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C# and VB.Net?

Hi all

We are an organisation that use C# currently and we have some members who
are not yet trained in .Net or C#, some staff have requested they use VB
instead (probably due to their background).

Given that we are already using C# I think adding VB into the mix is a bad
idea - not with regards to the language itself but the fact that the VB.Net
coders won't learn C# and possibly vice-versa.

Apart from the business reasons not to introduce a 2nd .Net language, are
there any sites with un-biased views as to why both languages are in
effect - equal?

Thanks
Dec 13 '05 #1
44 1891
Mantorok,

You really don't need a site to tell you why they are practically equal.
Basically, all of your functionality is going to come from the framework
itself, and nothing that the language provides.

With the exception of unsafe code, there is little, if anything, that C#
offers over VB.NET.

I believe this will change with VB.NET 9.0, however. For your purposes,
though, it doesn't matter, because your people are coming from VB6, and
aren't going to be familiar with the new language features anyway.

Hope this helps.
--
- Nicholas Paldino [.NET/C# MVP]
- mv*@spam.guard. caspershouse.co m

"Mantorok" <no**@tiscali.c o.uk> wrote in message
news:dn******** **@newsfeed.th. ifl.net...
Hi all

We are an organisation that use C# currently and we have some members who
are not yet trained in .Net or C#, some staff have requested they use VB
instead (probably due to their background).

Given that we are already using C# I think adding VB into the mix is a bad
idea - not with regards to the language itself but the fact that the
VB.Net coders won't learn C# and possibly vice-versa.

Apart from the business reasons not to introduce a 2nd .Net language, are
there any sites with un-biased views as to why both languages are in
effect - equal?

Thanks

Dec 13 '05 #2

"Nicholas Paldino [.NET/C# MVP]" <mv*@spam.guard .caspershouse.c om> wrote in
message news:uU******** *********@tk2ms ftngp13.phx.gbl ...
Mantorok,

You really don't need a site to tell you why they are practically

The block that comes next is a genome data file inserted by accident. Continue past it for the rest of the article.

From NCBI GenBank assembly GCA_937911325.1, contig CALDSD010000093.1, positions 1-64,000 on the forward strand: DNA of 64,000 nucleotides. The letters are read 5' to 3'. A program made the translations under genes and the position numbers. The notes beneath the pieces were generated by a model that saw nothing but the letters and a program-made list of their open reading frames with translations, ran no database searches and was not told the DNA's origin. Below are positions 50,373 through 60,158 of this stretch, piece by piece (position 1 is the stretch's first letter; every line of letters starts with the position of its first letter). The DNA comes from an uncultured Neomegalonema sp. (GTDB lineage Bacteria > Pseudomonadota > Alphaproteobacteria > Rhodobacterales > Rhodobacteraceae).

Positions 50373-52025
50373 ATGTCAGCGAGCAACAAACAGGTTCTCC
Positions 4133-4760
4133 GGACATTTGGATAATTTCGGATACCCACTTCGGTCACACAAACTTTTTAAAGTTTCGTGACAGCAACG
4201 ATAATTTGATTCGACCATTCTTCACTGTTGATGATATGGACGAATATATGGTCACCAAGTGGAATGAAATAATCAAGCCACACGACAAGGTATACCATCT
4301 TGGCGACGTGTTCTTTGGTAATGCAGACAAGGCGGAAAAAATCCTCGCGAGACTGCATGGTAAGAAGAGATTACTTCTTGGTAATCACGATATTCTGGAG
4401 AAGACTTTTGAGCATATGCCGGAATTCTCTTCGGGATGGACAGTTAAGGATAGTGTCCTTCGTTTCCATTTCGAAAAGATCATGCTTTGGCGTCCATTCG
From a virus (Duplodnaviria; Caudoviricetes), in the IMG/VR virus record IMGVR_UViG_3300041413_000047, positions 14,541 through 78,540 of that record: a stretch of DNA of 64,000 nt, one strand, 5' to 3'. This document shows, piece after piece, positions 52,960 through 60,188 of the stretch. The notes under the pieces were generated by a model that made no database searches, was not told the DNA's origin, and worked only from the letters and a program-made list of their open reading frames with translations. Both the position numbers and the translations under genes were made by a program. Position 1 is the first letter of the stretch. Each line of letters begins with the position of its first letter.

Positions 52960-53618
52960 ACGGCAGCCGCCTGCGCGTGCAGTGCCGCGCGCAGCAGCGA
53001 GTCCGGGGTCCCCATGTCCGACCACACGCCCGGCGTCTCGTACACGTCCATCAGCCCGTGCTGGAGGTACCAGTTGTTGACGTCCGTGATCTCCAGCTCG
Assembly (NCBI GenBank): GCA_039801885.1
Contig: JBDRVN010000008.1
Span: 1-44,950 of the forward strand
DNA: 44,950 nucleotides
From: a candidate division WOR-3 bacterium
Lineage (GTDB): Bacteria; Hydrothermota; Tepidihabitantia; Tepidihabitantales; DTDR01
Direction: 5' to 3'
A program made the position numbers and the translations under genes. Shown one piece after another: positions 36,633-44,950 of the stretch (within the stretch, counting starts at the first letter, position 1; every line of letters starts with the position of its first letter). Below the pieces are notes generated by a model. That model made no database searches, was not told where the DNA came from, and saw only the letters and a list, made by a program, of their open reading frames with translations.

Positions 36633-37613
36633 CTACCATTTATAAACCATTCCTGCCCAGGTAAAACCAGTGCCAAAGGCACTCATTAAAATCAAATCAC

equal. Basically, all of your functionality is going to come from the
framework itself, and nothing that the language provides.

With the exception of unsafe code, there is little, if anything, that
C# offers over VB.NET.


Yes - it is preference at the end of the day, our boss wants us to provide
specifics about each languag - which is wrong, it doesn't take a genius to
realise that introducing another language into the mix is going to cause
problems amongst staff.
Dec 13 '05 #3
Hi,
They are effectively equals as practically all they use are from the
framework, that is common, the only thing that change is the syntax and just
a few other things that normally you can live without.

Having two teams that knows nothing about the other's programming language
is a bad thing though.

IMO, it's lot easier going from C# to VB.NET , I checked this first hand as
I was given a VB.net app to maintain and support like 6 months ago, it was
programmed by a consultant and I'm been updating it since then.

The other way, program C# from VB should not be as trivial though.
Have them learn C# :)

--
Ignacio Machin,
ignacio.machin AT dot.state.fl.us
Florida Department Of Transportation

"Mantorok" <no**@tiscali.c o.uk> wrote in message
news:dn******** **@newsfeed.th. ifl.net...
Hi all

We are an organisation that use C# currently and we have some members who
are not yet trained in .Net or C#, some staff have requested they use VB
instead (probably due to their background).

Given that we are already using C# I think adding VB into the mix is a bad
idea - not with regards to the language itself but the fact that the
VB.Net coders won't learn C# and possibly vice-versa.

Apart from the business reasons not to introduce a 2nd .Net language, are